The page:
Friday, August 20, 2004
I have been reading a lot of Lisp-related books and articles lately. It has been interesting to see how various writings either capitalize or don't the word "Lisp." For instance, in MIT AI Memo #12, John McCarthy, who should know a bit about this, uses "LISP." On the other hand, the Symbolics 3600 Technical Summary uses "Lisp." Nobody would accuse those guys at Symbolics of not knowing Lisp. Guy Steele, who knows a lot about a lot, uses "Lisp" in Common Lisp: The Language. Paul Graham uses "Lisp" in both ANSI Common Lisp and Hackers and Painters.
Well... I'd have to respect McCarthy for kicking the whole thing off, but "LISP" is losing steam, it seems.
Update: I just checked AIM-349, "Scheme: An Interpreter for Extended Lambda Calculus," by Sussman and Steele. Seems they use LISP. Somewhere along the line, Steele switched religions.
I don't see how Steele switched sides: AIM-349 doesn't seem to be talking about Common Lisp, whereas CLtL surely does. Also, I'm not sure, but MIT AI Memo #12 doesn't seem to be talking about Common Lisp either. The original language created by McCarthy wasn't Common Lisp.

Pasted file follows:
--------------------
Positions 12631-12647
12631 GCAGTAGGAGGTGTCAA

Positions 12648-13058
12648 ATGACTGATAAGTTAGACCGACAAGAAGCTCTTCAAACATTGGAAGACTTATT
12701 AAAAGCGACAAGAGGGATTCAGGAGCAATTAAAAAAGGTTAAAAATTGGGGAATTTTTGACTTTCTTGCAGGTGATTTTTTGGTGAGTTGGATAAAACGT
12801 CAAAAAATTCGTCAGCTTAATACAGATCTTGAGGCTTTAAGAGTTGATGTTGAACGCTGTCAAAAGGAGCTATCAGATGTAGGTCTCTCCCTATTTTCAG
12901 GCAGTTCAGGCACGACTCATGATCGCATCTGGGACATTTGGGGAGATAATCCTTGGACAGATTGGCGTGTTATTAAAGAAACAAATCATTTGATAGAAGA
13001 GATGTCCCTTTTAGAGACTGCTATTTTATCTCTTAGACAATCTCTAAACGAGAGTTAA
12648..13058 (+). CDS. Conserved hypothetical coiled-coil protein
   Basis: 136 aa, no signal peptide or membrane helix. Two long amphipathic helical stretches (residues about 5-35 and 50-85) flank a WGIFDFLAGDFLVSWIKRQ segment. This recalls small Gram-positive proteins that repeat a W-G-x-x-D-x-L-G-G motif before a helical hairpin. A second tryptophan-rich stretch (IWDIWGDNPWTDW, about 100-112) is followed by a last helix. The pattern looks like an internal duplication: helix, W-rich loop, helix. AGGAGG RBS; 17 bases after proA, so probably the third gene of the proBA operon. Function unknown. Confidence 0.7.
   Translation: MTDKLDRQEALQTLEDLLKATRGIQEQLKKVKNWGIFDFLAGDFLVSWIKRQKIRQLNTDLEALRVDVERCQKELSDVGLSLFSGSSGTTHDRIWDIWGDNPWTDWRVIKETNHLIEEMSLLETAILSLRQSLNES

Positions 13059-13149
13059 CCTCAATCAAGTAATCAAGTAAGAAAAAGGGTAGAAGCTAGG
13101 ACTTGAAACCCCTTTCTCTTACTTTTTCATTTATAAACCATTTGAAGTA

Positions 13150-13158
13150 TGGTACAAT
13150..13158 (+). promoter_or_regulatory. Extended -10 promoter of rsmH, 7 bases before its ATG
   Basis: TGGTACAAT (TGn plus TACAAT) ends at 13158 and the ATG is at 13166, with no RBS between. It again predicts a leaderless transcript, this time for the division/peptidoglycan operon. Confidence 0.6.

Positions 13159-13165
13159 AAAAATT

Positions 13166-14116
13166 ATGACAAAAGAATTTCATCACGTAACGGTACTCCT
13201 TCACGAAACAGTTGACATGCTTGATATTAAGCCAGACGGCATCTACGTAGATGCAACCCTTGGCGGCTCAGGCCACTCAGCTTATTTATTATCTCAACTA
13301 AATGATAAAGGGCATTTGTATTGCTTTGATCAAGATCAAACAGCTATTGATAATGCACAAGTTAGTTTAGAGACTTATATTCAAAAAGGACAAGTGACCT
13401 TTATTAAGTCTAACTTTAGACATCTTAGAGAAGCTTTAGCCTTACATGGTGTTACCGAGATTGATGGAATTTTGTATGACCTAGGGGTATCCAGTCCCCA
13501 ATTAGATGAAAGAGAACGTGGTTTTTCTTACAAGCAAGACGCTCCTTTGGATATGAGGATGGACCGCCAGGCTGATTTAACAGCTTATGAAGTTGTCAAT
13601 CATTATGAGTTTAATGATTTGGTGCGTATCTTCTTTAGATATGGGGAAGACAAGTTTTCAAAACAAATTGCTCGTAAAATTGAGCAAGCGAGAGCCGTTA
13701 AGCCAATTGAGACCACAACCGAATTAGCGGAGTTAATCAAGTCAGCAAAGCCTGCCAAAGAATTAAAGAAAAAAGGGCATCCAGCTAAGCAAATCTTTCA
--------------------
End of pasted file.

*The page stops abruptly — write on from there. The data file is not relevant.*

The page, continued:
I have no doubt that McCarthy called it LISP, but that was his language, not Common Lisp, and Common Lisp isn't LISP. I don't see any reason to capitalize "LISP" in Common Lisp, the standards seem to agree with me.
I don't see why the "Lisp" in Common Lisp should be capitalized. AIM-349 doesn't seem to be talking about Common Lisp, but McCarthy's LISP. I have no doubt that McCarthy called his language LISP -- fully capitalized --, but LISP isn't Common Lisp and Common Lisp isn't LISP.
I see no reason to capitalize the "Lisp" in Common Lisp, and no reason to downcase the "LISP" that McCarthy created. This is also why I use CL as a shortcut for Common Lisp, and say "Lisp" when I mean the language family consisting of languages (historically or otherwise) related to or typically associated with LISP, including Common Lisp, Scheme, and more. I find using "Lisp" instead of Common Lisp quite confusing in most circumstances, since many people also use "Lisp" when they mean some other member of Lisp the language family.
I'd guess it's because the name originated as LISt Processing, sort of a pseudo-acronym, but after a while it turned into a proper name. The Sabre reservation system has the same story, it used to be something like "Semi-Automated Business Research Environment", but turned into a proper name somewhere along the way.
-- Gordon Weakliem
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